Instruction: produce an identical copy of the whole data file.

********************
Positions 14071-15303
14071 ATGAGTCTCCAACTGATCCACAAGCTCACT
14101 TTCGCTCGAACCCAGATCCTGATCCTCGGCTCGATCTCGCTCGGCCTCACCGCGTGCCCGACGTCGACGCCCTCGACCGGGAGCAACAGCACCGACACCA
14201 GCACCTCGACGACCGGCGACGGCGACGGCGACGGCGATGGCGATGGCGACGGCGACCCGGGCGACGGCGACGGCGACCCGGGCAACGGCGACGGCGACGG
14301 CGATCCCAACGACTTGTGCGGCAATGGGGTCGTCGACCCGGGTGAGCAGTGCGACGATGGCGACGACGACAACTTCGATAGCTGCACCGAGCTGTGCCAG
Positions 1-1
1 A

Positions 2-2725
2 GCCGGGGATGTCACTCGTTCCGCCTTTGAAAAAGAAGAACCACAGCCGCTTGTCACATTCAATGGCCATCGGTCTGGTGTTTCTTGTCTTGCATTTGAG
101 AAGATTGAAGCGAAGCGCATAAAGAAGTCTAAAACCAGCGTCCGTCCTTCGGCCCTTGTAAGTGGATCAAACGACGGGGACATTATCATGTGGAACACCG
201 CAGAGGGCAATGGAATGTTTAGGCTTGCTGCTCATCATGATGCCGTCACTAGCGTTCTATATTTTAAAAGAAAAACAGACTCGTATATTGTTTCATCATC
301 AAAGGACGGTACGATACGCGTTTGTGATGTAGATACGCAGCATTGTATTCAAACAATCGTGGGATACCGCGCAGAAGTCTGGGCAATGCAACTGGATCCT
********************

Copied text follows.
Positions 14071-15303
14071 ATGAGTCTCCAACTGATCCACAAGCTCACT
14101 TTCGCTCGAACCCAGATCCTGATCCTCGGCTCGATCTCGCTCGGCCTCACCGCGTGCCCGACGTCGACGCCCTCGACCGGGAGCAACAGCACCGACACCA
14201 GCACCTCGACGACCGGCGACGGCGACGGCGACGGCGATGGCGATGGCGACGGCGACCCGGGCGACGGCGACGGCGACCCGGGCAACGGCGACGGCGACGG
14301 CGATCCCAACGACTTGTGCGGCAATGGGGTCGTCGACCCGGGTGAGCAGTGCGACGATGGCGACGACGACAACTTCGATAGCTGCACCGAGCTGTGCCAG
Positions 1-1
1 A

Positions 2-2725
2 GCCGGGGATGTCACTCGTTCCGCCTTTGAAAAAGAAGAACCACAGCCGCTTGTCACATTCAATGGCCATCGGTCTGGTGTTTCTTGTCTTGCATTTGAG
101 AAGATTGAAGCGAAGCGCATAAAGAAGTCTAAAACCAGCGTCCGTCCTTCGGCCCTTGTAAGTGGATCAAACGACGGGGACATTATCATGTGGAACACCG
201 CAGAGGGCAATGGAATGTTTAGGCTTGCTGCTCATCATGATGCCGTCACTAGCGTTCTATATTTTAAAAGAAAAACAGACTCGTATATTGTTTCATCATC
301 AAAGGACGGTACGATACGCGTTTGTGATGTAGATACGCAGCATTGTATTCAAACAATCGTGGGATACCGCGCAGAAGTCTGGGCAATGCAACTGGATCCT